Every Process is Divided in to number of pages. Divide physical memory into fixed-sized blocks called frames Divide logical memory into blocks of same size called pages. By : Jigar M. Pandya

18 Paging In Continuous Memory management
We have to assign a whole block of the process size in the memory. Some time it may be not available in a single block. In Paging process is divided in to pages so there may be free pages available in the memory of same size. A process can put its page at any frame in The memory . When CPU runs a process it will generate logical addresses. But there should be some mapping between Logical Address and the frame in the Mem. By : Jigar M. Pandya

19 Paging Every Logical address will be divided In to two parts.
1) p = page number 2) d = offset In Example if Page size is 10 then For process of size 5 P= 0 d = 5 For process of size 12 P= 1 d = 2 Offset 2 in page 1 will be same as offset 2 in frame 3 because p1 is loaded in to frame no 3 By : Jigar M. Pandya

20 Paging By : Jigar M. Pandya

21 Paging CPU will generate a Logical address in p & d form.
There Will Be A page map table to map the logical address to the frame number Logical address page number will be index of PMT. Using that we can get frame number. combine that frame number with offset will give you physical address in memory By : Jigar M. Pandya

22 Free Frames Before allocation After allocation By : Jigar M. Pandya

23 Implementation of Page Table
Page table is kept in main memory. Page-table base register (PTBR) points to the page table. Page-table length register (PRLR) indicates size of the page table. In this scheme every data/instruction access requires two memory accesses. One for the page table and one for the data/instruction. The two memory access problem can be solved by the use of a special fast-lookup hardware cache called associative memory or translation look-aside buffers (TLBs) By : Jigar M. Pandya

24 Associative Memory Associative memory – parallel search Page # Frame #
By : Jigar M. Pandya

25 Paging Hardware With TLB (translation look-aside buffers)
By : Jigar M. Pandya

26 Advantage of Paging If I want to user 100 KB then I don’t need a single block of 100KB I can use 10 free frame of 10KB that may not in continuous memory location. So some how we can avoid the problem of fragmentation. By : Jigar M. Pandya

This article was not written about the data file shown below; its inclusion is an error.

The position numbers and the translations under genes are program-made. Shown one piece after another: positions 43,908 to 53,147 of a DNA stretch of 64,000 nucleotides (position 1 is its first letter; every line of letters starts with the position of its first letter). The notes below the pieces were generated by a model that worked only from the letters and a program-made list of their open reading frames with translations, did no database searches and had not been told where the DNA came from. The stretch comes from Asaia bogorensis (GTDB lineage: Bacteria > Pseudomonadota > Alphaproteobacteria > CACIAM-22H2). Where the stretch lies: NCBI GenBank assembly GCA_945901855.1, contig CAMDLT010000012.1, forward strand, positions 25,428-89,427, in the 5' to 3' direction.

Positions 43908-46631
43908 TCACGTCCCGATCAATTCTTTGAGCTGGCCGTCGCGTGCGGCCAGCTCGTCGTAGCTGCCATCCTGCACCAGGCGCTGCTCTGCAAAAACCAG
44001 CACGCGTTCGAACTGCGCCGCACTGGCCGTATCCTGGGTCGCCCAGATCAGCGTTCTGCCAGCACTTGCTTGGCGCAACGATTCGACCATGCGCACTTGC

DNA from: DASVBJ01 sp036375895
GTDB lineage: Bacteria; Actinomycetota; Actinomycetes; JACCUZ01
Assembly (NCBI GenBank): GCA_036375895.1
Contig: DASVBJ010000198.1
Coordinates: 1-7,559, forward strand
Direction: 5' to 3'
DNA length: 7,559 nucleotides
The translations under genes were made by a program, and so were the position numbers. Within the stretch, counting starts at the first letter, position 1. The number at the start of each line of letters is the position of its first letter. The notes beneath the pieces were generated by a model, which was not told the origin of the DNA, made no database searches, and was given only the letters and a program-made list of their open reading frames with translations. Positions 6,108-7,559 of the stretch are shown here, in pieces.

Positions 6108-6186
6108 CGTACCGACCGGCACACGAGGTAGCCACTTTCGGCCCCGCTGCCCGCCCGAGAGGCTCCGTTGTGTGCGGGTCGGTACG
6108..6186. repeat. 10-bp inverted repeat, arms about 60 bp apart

27 Paging When we do paging we are dividing the code in to number of pages. So it may happen if there is a for loop Then some portion may be in first page, remaining may be in second page. That will also run the code . But if we want to separate code in modular format then we can use new concept that is called … SEGMENTATION By : Jigar M. Pandya

28 SEGMENTATION What is Module ??
If a large program is there then we are dividing that in to small small function that functions are called the modules. A program is a collection of segments. A segment is a logical unit such as: main program, procedure, function, method, object, local variables, global variables, common block, By : Jigar M. Pandya

29 User’s View of a Program
By : Jigar M. Pandya

30 User’s View of a Program
In segmentation there won’t be same size frames in memory it will be of different size segment and will be created when ever it is needed. So no fixed partition. By : Jigar M. Pandya

31 Logical View of Segmentation
1 4 2 3 1 2 3 4 user space physical memory space By : Jigar M. Pandya

32 Segmentation Architecture
Logical address consists of a two tuple: <segment-number, offset> Segment table – maps two-dimensional physical addresses; each table entry has: base – contains the starting physical address where the segments reside in memory. limit – specifies the length of the segment. Segment-table base register (STBR) points to the segment table’s location in memory. Segment-table length register (STLR) indicates number of segments used by a program; By : Jigar M. Pandya

33 Segmentation Architecture
Offset can not go beyond the size of the limit register By : Jigar M. Pandya

34 Segmentation Memory Management
By : Jigar M. Pandya

35 Example of Segmentation
By : Jigar M. Pandya

36 Segmentation Vs paging
By : Jigar M. Pandya

37 Segmentation with Paging
First The request will be divided in to segment Then each segment will be divided in to pages. So we need to manage segment table and also the page table for each segment. By : Jigar M. Pandya

38 Segmentation with Paging
By : Jigar M. Pandya

39 Virtual Memory Virtual memory – separation of user logical memory from physical memory. Only part of the program needs to be in memory for execution. Logical address space can therefore be much larger than physical address space. Allows address spaces to be shared by several processes. Allows for more efficient process creation. Virtual memory can be implemented via: Demand paging Demand segmentation By : Jigar M. Pandya

40 Thrashing Thrashing  a process is busy swapping pages in and out.
If a process does not have “enough” pages, the page-fault rate is very high. This leads to: low CPU utilization. operating system thinks that it needs to increase the degree of multiprogramming. another process added to the system. By : Jigar M. Pandya